Romany Malco is used to having a live audience. In his formative years, fans would come see him perform rap lyrics. More recently, the audience is usually the crew of a movie or TV set, as he delivers his best interpretation of the script provided.
This day was much different. There were no rehearsed rhymes or lines from a Hollywood screenplay. Admittedly, since the topic of his talk at Lee College in Baytown, Texas didn't focus on how to make it in the entertainment industry, I was skeptical.
Some time before he would walk in the auditorium full of eager students, Malco and I talked off the record and I quickly realized the undergraduates were going to receive a pleasant surprise from his chosen topic. A local journalist entered the green room and she got straight to the questions. It was jolting to see him switch gears from the philosophical banter we traded to the more digestible quotes for the city paper. The three-day visit was dubbed #BackToBaytown, and culminated in a charity event benefiting A-place.org.
Malco explained to the reporter and everyone else in the room why this visit was due. He said, "The way in which we've been conditioned to interpret success is the acquisition of things, social status and monetary gain. The weird thing about those three things is they can be acquired without a sense of purpose. And no sense of purpose usually results in no sense of fulfillment." He went on to tell us that those pillars of "success" often lead to debt. Ultimately, finding your purpose before chasing these things has a higher propensity to an enriched life.
After a raucous Lee College welcome from the packed auditorium, Malco didn't mince words about his tumultuous childhood and adolescence. He candidly shared heartbreaking moments from his youth to make the larger point that "pain and trauma is what informs you of your purpose."
By age 13, he had lived in public housing in Brooklyn, a humble home in Trinidad, a trailer park in Baytown. Along with undesirable living conditions, he had to reconcile with an alcohol-riddled, abusive father and an emotionally unstable mother. His story had even more layers of despair but this was no pity party. He leveled the crowd with these stories, as his intention was to rectify any misconception that he grew up privileged with a mapped out path to success. He was right where they were after graduating high school just a few miles up the road. The latter half of the talk centered around how they too could capitalize on their respective aspirations from a town that is often overlooked.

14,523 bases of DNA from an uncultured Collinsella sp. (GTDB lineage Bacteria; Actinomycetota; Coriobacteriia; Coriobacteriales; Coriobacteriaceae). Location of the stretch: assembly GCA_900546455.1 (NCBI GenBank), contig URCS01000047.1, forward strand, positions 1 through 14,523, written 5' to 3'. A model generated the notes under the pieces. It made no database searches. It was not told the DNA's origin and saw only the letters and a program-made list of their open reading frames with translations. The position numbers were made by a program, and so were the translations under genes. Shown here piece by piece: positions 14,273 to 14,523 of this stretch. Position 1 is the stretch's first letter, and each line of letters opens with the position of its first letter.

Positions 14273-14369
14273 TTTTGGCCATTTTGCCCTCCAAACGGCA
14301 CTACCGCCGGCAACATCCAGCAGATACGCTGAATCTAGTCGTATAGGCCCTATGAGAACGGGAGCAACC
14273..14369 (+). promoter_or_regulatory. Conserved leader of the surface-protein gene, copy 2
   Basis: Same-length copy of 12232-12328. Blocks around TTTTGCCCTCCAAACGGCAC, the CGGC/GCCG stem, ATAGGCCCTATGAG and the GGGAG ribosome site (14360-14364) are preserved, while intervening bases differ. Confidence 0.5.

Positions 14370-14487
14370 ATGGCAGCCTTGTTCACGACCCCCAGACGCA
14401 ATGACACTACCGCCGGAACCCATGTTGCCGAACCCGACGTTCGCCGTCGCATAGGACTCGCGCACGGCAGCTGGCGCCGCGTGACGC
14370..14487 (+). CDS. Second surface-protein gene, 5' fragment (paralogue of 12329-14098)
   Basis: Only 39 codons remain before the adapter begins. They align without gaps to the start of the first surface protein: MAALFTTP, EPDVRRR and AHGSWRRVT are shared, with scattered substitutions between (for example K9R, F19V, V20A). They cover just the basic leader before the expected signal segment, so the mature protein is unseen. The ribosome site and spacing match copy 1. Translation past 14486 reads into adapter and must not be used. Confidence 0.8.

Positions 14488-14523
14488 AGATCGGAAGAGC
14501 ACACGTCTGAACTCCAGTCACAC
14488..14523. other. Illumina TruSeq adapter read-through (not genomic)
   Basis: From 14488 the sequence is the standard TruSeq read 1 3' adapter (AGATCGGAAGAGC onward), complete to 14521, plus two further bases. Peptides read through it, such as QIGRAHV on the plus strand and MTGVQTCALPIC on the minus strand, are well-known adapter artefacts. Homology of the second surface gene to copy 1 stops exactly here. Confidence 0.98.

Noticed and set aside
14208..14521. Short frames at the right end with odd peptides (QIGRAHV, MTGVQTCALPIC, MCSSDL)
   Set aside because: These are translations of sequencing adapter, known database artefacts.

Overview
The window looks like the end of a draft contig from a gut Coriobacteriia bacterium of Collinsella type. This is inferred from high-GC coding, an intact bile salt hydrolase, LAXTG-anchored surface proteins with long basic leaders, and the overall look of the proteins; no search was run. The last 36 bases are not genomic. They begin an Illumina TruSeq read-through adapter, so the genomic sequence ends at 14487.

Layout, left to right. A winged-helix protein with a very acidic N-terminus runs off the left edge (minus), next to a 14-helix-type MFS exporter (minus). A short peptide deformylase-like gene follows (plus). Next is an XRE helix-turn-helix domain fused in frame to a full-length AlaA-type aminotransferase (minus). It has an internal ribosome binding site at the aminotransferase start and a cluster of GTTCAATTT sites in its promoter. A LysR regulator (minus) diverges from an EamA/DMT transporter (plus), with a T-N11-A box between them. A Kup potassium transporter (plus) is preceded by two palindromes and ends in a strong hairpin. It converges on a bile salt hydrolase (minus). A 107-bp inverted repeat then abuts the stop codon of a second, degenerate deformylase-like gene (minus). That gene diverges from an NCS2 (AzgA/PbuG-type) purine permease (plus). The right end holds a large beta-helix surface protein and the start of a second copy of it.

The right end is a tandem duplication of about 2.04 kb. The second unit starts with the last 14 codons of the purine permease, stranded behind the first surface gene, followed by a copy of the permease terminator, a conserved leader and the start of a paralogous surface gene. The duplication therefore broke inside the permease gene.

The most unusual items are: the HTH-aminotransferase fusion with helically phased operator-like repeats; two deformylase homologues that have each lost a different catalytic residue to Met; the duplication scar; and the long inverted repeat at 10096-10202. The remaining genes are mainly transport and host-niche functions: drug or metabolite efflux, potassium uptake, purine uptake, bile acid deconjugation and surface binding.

During his uphill battle, a stint of homelessness in Long Beach, California, didn't stop him from finding musical success. He used his new connections as leverage to stay afloat in the entertainment industry. After spending time in New York, actor John Leguizamo reached out to Malco for lyrics and the in-person encounters led to an opportunity to be cast in Leguizamo's late 90's movie, The Pest. Though Malco didn't land the role, the casting agent sung the praises of his raw talent to other producers when opportunities became available. This glimmer of hope was all the ambitious novice needed to pursue acting further.
Since the early 2000s, Malco has been climbing his way to bona fide stardom. His breakout roles include Jay in The 40-year-Old Virgin and Conrad in the Showtime series "Weeds." With back-to-back box office hits as Zeke in Think Like A Man and Think Like a Man Too, he's been able to travel the world and live the life of purpose he professed to students.
The seed for this event was planted upon arriving to Detroit, Michigan for a two-day fishing trip. He sent out a message to his social media followers to help him surface nonprofit organization that provided sanctuary and guidance for at-risk teens. In the two days he went fishing, he had no service and was unaware that his call to action became the talk of the town.
Bombarded with options upon his return to land, he visited the organizations that he felt he could have the most impact as a former child of a broken home. The story gained national media attention and led to him calling his cousin to help bring that energy to back to his teenage roots.
Near the end of his talk at Lee College, he had the audience right where he wanted them. He was no longer the Hollywood actor in their eyes. Instead, he was the relatable adult who could articulate a harsh reality we all go through and how to reconfigure those instances into motivating factors for success. He said, "Blame is crippling...you know who blames? Victims blame. And as long as you're blaming, you're saying that you're not responsible for your life. Winners take responsibly!"
After spending more time with Malco, I surmised that he was a practitioner of what he preached to the students that afternoon and during a Q & A session later that day. Specifically, he joked with our media roundtable and audiences about the comical yet poignant advice his dad would give him. And he spoke highly of his mother, lamenting about the years it took for him to truly appreciate her but how it was worth the delayed gratification. Despite the strife he could have blamed them for, he reconstructed the common victim of circumstance story into a champion of opportunity story. And if his five-year plan he shared with us comes to fruition, the next chapter will be the best yet.
Malco takes a group selfie with as many students as possible after his well-received talk. Captured by Christopher Allen.